EAGLE -- City of Eagle leaders are offering up a new idea to try and get plans for a snow terrain park back on track.
It's the latest in a months-long battle between the city of Eagle and Ada County Commissioners.
City council members voted Thursday night to offer the county $4,000 dollars per acre for about 34 acres of land off Horseshoe Bend Road. The land is part of the Ada-Eagle Sports Complex and altogether, the acreage would cost the city about $136,000 to purchase from the county.
Eagle Parks and Recreation Director Mike Aho said the offer is based on an appraisal of the land, including the Eagle terrain park. He added that under the current lease, the land has no value.
There has to be some kind of solution, said Aho, about the current controversy over the park.
Right now, Ada County owns the 289-acre sports complex and leases the land to the city of Eagle for $1 a year.
Ada County Commissioners have spoken out against the terrain park in the past, saying it violates the current lease because the snow park would generate a profit. County officials and their attorney have argued that violates the lease agreement which only designates the land for recreational use.
We interpret the lease agreement differently. The county interprets it differently than the city. The city believes it can allow for public-private partnerships. The county does not, said Aho.
Eagle city leaders want to buy 34 acres from the county so they can build ski runs and tubing hills through a contract with Gateway Parks. That chunk of land includes the footprint for the park, as well as the already existing skate park, bathrooms and parking lots within the Ada-Eagle Sports Complex.
In addition, city council members voted to end their current contract with the county for the remaining 255 acres of land in the Sports Complex. That means Ada County would then take over.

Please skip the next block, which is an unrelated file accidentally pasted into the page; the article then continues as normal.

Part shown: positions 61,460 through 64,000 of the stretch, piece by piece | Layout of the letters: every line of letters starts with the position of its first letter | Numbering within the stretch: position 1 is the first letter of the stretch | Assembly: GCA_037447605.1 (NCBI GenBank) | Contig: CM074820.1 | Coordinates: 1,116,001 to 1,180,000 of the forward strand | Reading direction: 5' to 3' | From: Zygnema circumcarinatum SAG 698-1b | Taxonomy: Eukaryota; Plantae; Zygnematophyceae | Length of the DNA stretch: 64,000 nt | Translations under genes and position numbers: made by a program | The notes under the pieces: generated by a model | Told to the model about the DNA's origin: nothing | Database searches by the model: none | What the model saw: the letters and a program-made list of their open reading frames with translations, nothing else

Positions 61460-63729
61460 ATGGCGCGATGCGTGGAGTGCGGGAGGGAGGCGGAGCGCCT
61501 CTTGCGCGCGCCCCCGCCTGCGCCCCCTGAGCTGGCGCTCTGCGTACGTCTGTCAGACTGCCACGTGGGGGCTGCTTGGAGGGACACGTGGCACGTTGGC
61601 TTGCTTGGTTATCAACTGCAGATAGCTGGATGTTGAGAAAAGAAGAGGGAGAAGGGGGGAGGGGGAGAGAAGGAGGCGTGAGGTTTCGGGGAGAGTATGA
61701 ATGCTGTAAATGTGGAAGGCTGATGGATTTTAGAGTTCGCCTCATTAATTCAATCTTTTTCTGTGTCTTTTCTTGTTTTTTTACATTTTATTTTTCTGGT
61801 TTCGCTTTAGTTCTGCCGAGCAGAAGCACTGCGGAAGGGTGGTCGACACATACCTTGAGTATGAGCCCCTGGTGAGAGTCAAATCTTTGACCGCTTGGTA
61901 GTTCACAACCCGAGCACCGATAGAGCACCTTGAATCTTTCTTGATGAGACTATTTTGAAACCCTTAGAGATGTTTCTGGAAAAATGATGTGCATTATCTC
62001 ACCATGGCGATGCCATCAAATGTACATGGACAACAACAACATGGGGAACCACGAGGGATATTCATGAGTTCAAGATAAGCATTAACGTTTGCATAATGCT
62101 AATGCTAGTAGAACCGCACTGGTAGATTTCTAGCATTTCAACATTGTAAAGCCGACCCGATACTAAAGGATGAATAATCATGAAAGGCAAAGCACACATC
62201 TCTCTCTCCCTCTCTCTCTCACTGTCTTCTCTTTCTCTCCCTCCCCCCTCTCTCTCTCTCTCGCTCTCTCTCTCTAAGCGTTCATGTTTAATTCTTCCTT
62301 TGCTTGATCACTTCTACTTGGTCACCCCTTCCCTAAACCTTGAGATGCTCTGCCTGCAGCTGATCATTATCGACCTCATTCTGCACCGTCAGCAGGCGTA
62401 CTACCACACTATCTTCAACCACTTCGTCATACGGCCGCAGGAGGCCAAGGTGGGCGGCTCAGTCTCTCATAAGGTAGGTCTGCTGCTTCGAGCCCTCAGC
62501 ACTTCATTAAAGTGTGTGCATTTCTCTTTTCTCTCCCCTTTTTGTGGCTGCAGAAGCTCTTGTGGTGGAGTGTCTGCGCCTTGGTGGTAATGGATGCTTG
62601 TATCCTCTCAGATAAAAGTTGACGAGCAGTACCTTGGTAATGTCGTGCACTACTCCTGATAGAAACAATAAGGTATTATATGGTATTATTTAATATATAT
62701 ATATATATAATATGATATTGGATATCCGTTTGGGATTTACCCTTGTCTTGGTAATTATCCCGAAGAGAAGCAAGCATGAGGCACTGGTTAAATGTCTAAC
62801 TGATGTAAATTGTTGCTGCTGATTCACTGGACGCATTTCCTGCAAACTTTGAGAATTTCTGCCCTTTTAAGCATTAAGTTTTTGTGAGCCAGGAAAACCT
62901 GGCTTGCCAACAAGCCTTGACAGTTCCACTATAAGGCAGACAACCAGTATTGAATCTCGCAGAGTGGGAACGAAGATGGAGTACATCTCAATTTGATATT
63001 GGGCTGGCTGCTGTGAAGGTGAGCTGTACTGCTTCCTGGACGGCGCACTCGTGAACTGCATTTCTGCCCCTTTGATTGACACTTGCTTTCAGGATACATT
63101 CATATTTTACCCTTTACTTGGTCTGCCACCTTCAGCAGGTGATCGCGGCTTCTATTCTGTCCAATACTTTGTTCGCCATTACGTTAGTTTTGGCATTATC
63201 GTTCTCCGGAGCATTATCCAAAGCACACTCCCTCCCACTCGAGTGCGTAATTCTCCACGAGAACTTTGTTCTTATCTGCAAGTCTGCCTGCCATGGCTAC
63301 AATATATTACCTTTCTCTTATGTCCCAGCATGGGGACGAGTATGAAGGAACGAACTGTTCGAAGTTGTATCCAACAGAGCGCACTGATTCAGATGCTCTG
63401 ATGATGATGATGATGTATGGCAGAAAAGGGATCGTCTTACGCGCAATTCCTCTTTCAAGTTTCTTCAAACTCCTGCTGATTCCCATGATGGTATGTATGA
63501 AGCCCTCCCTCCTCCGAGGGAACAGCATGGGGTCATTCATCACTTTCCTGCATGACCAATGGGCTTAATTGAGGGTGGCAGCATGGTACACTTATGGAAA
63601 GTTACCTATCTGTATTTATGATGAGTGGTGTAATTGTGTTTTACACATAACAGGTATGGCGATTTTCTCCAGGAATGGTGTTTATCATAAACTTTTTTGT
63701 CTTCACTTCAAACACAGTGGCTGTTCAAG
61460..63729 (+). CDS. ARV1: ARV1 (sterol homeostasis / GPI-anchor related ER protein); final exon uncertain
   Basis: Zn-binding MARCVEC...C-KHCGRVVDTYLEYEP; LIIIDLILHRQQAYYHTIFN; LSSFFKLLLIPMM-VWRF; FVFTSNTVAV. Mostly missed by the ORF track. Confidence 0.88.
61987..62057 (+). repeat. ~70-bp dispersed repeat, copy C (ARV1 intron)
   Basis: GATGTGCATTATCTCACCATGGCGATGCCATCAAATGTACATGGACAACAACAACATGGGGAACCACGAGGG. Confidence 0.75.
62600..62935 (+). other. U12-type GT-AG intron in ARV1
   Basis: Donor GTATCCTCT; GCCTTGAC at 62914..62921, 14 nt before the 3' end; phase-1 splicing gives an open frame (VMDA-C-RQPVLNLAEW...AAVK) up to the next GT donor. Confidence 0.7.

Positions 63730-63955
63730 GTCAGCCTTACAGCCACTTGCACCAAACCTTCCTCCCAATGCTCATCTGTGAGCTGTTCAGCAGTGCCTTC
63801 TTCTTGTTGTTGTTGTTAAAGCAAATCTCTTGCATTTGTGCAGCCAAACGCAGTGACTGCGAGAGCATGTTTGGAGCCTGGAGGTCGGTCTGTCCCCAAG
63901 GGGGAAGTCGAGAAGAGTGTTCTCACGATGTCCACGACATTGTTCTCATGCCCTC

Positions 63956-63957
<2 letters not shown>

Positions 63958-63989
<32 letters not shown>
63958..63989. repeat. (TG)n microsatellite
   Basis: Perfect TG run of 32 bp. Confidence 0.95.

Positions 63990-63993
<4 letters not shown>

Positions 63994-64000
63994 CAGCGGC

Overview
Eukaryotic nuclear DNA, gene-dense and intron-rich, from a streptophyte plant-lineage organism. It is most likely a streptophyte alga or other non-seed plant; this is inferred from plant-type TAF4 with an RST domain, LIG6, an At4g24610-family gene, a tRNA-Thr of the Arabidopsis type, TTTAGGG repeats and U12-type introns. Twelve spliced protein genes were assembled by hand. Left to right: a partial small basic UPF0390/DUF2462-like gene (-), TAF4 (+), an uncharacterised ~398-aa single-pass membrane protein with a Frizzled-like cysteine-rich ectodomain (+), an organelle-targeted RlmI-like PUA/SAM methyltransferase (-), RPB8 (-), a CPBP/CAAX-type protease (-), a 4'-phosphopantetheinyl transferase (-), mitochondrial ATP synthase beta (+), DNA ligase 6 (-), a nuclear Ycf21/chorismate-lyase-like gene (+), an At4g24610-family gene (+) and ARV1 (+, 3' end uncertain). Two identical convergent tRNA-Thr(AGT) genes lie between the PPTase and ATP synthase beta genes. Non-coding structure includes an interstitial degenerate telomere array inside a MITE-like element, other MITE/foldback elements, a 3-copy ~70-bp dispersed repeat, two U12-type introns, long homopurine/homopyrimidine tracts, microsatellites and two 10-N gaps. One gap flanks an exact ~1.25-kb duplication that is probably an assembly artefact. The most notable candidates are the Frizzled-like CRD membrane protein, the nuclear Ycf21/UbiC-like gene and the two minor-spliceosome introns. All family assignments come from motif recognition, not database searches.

They'd be in charge of all the maintenance, all of the operations and management of the rest of the park, said Aho.
KTVB tried contacting the Ada County Commissioners for comment on the proposal, but they were unavailable. A spokesperson for that office said the commissioners haven't received a formal offer from the city of Eagle yet. She said when they do, they'll set up a meeting to discuss it with Eagle city leaders.
Meanwhile, Mike Aho said the terrain park will be an asset for the area, because it will help bring in money for maintenance. He said the city's budget for managing the sports complex is currently strained.
Plans show the snow terrain park will cover about 7 acres of the 34 acres the city hopes to buy from Ada County. An Eagle review board approved a staff report Friday morning that outlined structural and layout details for the snow park.
It's now up to the Ada County Commissioners to decide what happens next.
They may come back with a counter offer. They may accept it or they may reject it completely, said Aho of the county's options.
Eagle city leaders say all existing areas of the park, including the foothill trails, skate park and BMX tracks will still be open and free to the public if the terrain park is built.